Thursday, July 21, 2011

Film Yap: And the Nominees Were -- 1939

Austin Lugar, Keith Jackson and Kenny Jones started a podcast called And the Nominees Are. On this show they are attempting to review every single Best Picture nominee starting from the very beginning. Here Austin recaps the plot summaries of each set while teasing the longer discussions.

In the history of the Oscars there are a few years that stand out as really incredible. 1977 had All the Presidents Men, Bound for Glory, Network, and Taxi Driver all losing to Rocky, another beloved movie. 1939 is one of those years with so many films that are still watched today, especially with families. It’s almost unfair that some of these happened to come out now because they could have easily won the gold during a weaker year.

Dark Victory

Just like Norma Shearer kept popping up in the earliest years, it’s expected to see Bette Davis every time. More likely than not she gets a big sweeping “Oscar scene.” This is another movie to showcase her range as she plays a woman who is dying but may have gotten better. The melodrama is sometimes a bit much, but an interesting plot keeps it going.

Gone With the Wind – WINNER

What can’t be said about this movie? It’s epicness still feels underplayed. It’s obviously a technical masterpiece as it pulls off the most impressive elements from the Margaret Mitchell book like when the mansion burns. Yet it really holds up well because all of the performances are grounded more and the writing is really strong. Deserving of all its praise.

Goodbye, Mr. Chips

This one is not deserving of all its praise. It’s the go-to “inspirational teacher movie” but it does not hold up well. Everyone is too cheesy and the writing is void of any emotional connections between the characters. Too many moments aren’t earned especially the way they raise Mr. Chips into messiah-esque teacher. Yet Robert Donat still won Best Actor and it’s constantly referenced today.

Love Affair

Leo McCarey has been a rather consistent director at this time. He’s made some incredible movies and this one is lesser in comparison. It’s his first version of An Affair to Remember with two actors who don’t have the spark Cary Grant and Deborah Kerr had. Still there is plenty of charm, especially the couple’s first day together.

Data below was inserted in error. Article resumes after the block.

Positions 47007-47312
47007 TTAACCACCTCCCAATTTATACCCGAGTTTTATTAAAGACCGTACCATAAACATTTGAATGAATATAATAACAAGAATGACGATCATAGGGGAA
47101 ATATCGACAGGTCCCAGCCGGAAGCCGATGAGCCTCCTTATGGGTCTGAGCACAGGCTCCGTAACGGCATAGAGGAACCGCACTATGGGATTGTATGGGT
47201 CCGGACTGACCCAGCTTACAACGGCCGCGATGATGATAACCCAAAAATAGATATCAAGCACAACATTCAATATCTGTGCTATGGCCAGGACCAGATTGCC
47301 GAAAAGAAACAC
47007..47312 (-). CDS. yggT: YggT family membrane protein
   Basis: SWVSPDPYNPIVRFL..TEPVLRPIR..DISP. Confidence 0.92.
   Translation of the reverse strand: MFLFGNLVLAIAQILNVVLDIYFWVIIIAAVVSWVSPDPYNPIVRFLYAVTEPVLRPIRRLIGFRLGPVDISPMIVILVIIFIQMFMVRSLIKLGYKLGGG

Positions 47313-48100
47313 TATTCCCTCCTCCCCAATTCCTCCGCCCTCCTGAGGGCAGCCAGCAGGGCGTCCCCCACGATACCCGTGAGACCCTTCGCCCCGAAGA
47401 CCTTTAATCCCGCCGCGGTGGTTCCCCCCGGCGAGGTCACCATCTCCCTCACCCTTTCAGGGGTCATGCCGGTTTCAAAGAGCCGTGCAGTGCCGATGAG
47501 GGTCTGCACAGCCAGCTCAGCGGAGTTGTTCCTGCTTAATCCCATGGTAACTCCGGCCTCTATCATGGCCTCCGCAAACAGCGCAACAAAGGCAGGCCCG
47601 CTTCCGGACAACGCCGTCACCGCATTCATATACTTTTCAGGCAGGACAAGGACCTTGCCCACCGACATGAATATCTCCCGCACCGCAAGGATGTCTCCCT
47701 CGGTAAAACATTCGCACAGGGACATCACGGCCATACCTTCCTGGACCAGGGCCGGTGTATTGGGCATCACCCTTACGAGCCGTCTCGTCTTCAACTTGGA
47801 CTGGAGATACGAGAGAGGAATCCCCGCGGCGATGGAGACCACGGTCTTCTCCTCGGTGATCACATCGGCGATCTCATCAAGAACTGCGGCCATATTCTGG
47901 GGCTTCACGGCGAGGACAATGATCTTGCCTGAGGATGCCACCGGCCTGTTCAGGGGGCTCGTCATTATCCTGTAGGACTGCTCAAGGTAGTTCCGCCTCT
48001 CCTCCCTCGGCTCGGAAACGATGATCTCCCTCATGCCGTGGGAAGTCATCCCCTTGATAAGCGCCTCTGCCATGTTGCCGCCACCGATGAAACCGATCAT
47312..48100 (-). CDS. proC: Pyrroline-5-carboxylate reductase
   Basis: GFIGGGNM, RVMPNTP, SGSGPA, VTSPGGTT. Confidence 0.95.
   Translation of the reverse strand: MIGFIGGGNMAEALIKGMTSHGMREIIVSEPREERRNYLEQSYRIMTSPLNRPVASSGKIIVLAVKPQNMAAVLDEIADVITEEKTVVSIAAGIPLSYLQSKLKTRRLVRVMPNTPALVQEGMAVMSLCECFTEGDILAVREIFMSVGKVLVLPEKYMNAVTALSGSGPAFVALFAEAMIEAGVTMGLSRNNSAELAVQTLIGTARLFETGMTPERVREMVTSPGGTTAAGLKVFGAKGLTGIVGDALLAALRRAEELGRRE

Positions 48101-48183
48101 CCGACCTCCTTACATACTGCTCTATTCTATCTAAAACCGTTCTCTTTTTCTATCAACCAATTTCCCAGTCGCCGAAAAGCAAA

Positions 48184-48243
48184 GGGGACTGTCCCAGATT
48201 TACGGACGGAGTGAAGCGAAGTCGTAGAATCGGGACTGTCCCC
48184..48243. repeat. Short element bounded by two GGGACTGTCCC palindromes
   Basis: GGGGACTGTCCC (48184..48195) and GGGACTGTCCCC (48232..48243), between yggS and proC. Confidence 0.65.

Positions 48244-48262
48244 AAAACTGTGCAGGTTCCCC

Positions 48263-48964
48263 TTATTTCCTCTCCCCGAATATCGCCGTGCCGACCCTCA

Mr. Smith Goes to Washington

Without this movie nobody would know what a filibuster is. C-SPAN is never as dramatic as this movie, but that’s what Frank Capra does best. He shows the hopeful world we wish we inhabited. Jimmy Stewart is, of course, brilliant as the young senator who wants to make a difference. The film is so earnest that it is still inspiring and worth showing children.


It’s been awhile, but Ernst Lubitsch is back. This one is known primarily because of how they used Greta Garbo. Instead of her moody uber-serious persona, she was allowed to be funny. Most of the humor comes from her being an extremely robotic Communist sent from Russia to disprove capitalism—and take part in a fun convoluted plot. Not as many laughs per minutes as his other work, but this still a delightful movie.

Of Mice and Men

Most people have just seen the Gary Sinese version, but this one holds up as a solid equal. Adapted from the famed John Steinbeck novella, Burgess Meredith and Lon Chaney Jr. play the two brothers traveling from ranch to ranch to find jobs. Sometimes it’s overplayed, but not too often. They establish a great tone and even keep with the grittiness of the source material.


Orson Welles said he watched this movie 100 times to teach him everything he needed to know about filmmaking so he could produced Citizen Kane. It’s evident why. This is the John Ford we know and love. He uses Monument Valley with automatic expertise to film thrilling chases and landscape shots. Strangers are forced to know each other better as their stagecoach ride is full of danger including the arrival of The Ringo Kid, played by John Wayne. Fantastic stuff.

The Wizard of Oz

It’s the bloody Wizard of Oz. Any faults you have with this film are minimal to it being The Wizard of Oz. It’s the ultimate family film due to the classic songs, beautiful surroundings, and romantic quest. It’s scary and silly and has a likable message. Seriously, it’s The Wizard of Oz.

Wuthering Heights

Here marks the first and not final appearance of Laurence Olivier. He plays the brooding Heathcliff doomed to take part in one of the most famous gothic romances of all time. Not everything works in this adaptation, but there are plenty of acting gems throughout and a keen direction by William Wyler.

We discuss these movies with a lot more detail on our show And the Nominees Are as well as discussing the other awards from this year. This set was covered over two episodes both of which can be found for free on iTunes. We’d love it if you left us a review! Our show is also on Facebook and Twitter and our brand new website.

If you’d like to play along with us, the next 10 films for 1940 are All This and Heaven too, Foreign Correspondent, The Grapes of Wrath, The Great Dictator, Kitty Foyle, The Letter, The Long Voyage Home, Our Town, The Philadelphia Story, and Rebecca.

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